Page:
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Title: Bicifadine  
Author: World Heritage Encyclopedia
Language: English
Subject: Serotonin–norepinephrine–dopamine reuptake inhibitor, DOV-216,303, D-161, Sercloremine, Monoaminergic
Publisher: World Heritage Encyclopedia


Systematic (IUPAC) name
Clinical data
Legal status
  • US: Unscheduled
Routes oral
Pharmacokinetic data
Half-life 1.6 hours
Excretion renal
CAS number  YesY
ATC code None
ChemSpider  YesY
Chemical data
Formula C12H15N 
Mol. mass 173.25 g/mol

Bicifadine (DOV-220,075) is a serotonin-norepinephrine-dopamine reuptake inhibitor (SNDRI) developed by DOV Pharmaceutical.[1] It has been developed as an analgesic and is currently under development for the treatment of various pain conditions.[2] Phase III trials were completed in 2006 for treating chronic low back pain, and the drug is currently being tested to assess its efficacy in treating pain associated with osteoarthritis, acute post-surgical pain, neuropathic pain and pain associated with dental surgery.[1] Its usefulness in surgical or dental pain is dubious, however, as most monoamine uptake-inhibiting antidepressants have little if any effect in treating acute pain—they are only effective in cases of chronic neuropathic pain (much like their antidepressant properties, the analgesic properties of monoamine uptake inhibitors are not fully manifested until 1–2 weeks of continuous treatment).

Dov ran into difficulties in 2006 after bicifadine failed in Phase III for chronic lower back pain.[3][4]

Bicifadine has a non-opioid, non-NSAID mechanism for the treatment of pain, which should have less abuse potential than opioid drugs and less propensity to cause gastric ulcers than NSAID drugs.[5] While the drug is purported to be a serotonin (SERT) and noradrenaline transporter (NET) inhibitor, it also has effects at the dopamine transporter (DAT), effectively making it a broad-spectrum monoamine transporter inhibitor or "triple reuptake inhibitor."[6] While its efficacy at the DAT is lower than its efficacy at either the SERT or the NET, it is still capable of increasing the perisynaptic concentration of all three monoamines. Bicifadine is not the first antidepressant drug used in the treatment of pain, as the older tricyclic antidepressants (e.g. desipramine and amitriptyline) and the newer SNRI drug duloxetine have previously been approved for the treatment of neuropathic pain and disorders such as fibromyalgia. Moreover, some weak or atypical opioid drugs such as tramadol and the newer agent tapentadol also function as noradrenaline reuptake inhibitors, a property that contributes to their overall therapeutic effect.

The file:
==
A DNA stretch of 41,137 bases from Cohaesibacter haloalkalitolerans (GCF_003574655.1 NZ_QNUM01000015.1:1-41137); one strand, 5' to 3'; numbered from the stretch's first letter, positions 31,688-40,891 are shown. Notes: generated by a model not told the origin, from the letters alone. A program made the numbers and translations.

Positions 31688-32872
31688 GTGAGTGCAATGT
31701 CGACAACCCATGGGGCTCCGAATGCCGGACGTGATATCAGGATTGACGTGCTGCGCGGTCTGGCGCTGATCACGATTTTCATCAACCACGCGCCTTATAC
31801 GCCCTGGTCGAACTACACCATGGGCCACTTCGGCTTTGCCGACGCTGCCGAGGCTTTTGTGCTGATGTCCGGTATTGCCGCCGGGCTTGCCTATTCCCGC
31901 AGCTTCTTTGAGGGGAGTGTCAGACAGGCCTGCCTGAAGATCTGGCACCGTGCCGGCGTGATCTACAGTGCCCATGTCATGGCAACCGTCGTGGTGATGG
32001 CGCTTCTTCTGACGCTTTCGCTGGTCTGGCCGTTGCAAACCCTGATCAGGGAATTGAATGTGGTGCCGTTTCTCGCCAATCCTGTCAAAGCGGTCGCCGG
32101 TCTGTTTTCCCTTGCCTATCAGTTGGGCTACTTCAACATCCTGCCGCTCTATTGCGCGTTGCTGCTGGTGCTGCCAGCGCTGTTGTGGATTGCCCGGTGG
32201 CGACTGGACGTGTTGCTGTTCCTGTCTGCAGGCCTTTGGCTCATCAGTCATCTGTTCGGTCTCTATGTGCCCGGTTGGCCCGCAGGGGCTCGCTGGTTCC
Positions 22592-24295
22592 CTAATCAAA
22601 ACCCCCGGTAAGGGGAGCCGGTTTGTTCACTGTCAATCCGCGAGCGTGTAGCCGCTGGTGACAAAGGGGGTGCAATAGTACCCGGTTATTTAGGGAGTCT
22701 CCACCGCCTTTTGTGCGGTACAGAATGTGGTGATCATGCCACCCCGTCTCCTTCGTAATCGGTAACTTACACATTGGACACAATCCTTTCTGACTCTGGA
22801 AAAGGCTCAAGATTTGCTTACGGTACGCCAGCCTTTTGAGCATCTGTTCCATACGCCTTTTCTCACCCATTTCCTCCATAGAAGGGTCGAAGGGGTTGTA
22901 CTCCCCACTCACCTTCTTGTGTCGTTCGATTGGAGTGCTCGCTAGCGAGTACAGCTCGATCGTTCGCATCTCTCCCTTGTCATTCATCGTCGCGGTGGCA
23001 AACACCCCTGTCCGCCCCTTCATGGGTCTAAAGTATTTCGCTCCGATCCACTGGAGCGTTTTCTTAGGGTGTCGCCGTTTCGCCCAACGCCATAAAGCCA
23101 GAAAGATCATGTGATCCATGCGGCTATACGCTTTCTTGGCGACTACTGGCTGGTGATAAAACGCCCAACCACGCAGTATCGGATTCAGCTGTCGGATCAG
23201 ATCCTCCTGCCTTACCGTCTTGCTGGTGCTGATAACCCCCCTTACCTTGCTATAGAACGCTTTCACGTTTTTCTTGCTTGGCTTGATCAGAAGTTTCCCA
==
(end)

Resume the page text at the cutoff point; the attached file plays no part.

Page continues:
Preliminary results suggest that bicifadine has an analgesic efficacy slightly stronger than codeine and approximately equivalent to tramadol, although side effects such as nausea and headache were more common with bicifadine than with tramadol.[7]

Chemical synthesis

A synthesis has been published which begins with a benzyl cyanide derivative and a halohydrin. The final step in the synthesis is shown below, where thionyl chloride is used to close the pyrrolidine ring.[1]

DOV scientists and their collaborators have also developed several routes to bicifadine and related compounds.[8]


Related compound, cyproximide, has tranquilizing properties.[9]

See also


  1. ^ a b Xu, F.; Murry, J. A.; Simmons, B.; Corley, E.; Fitch, K.; Karady, S.; Tschaen, D. (2006). "Stereocontrolled Synthesis of Trisubstituted Cyclopropanes:  Expedient, Atom-Economical, Asymmetric Syntheses of (+)-Bicifadine and DOV21947". Organic Letters 8 (17): 3885–3888.  
  2. ^ Krieter, P. A.; Gohdes, M.; Musick, T. J.; Duncanson, F. P.; Bridson, W. E. (2007). "Pharmacokinetics, Disposition, and Metabolism of Bicifadine in Humans". Drug Metabolism and Disposition 36 (2): 252–259.  
  3. ^ BioCentury, July 26, 2010
  4. ^ "Euthymics: Balancing act". BioCentury, The Bernstein Report on Biobusiness. December 5, 2011. p. A13. 
  5. ^ Wang, R. I.; Johnson, R. P.; Lee, J. C.; Waite, E. M. (1982). "The Oral Analgesic Efficacy of Bicifadine Hydrochloride in Postoperative Pain". Journal of Clinical Pharmacology 22 (4): 160–164.  
  6. ^ Basile, A.; Janowsky, A.; Golembiowska, K.; Kowalska, M.; Tam, E.; Benveniste, M.; Popik, P.; Nikiforuk, A.; Krawczyk, M.; Nowak, G.; Krieter, P. A.; Lippa, A. S.; Skolnick, P.; Koustova, E. (2007). "Characterization of the Antinociceptive Actions of Bicifadine in Models of Acute, Persistent, and Chronic Pain". The Journal of Pharmacology and Experimental Therapeutics 321 (3): 1208–1225.  
  7. ^ [2]
  8. ^ (2006) WO application 2006096810, Skolnick, P.; Basile, A.; Chen, Z., "METHODS AND COMPOSITIONS FOR PRODUCTION, FORMULATION AND USE OF 1-ARYL-3-AZABICYCLO[3.1.0] HEXANES" 
  9. ^ E. N. Greenblatt and S. R. Safir, U.S. Patent 3,344,026 (1967); Chem. Abstr., 68: 29443m (1968).
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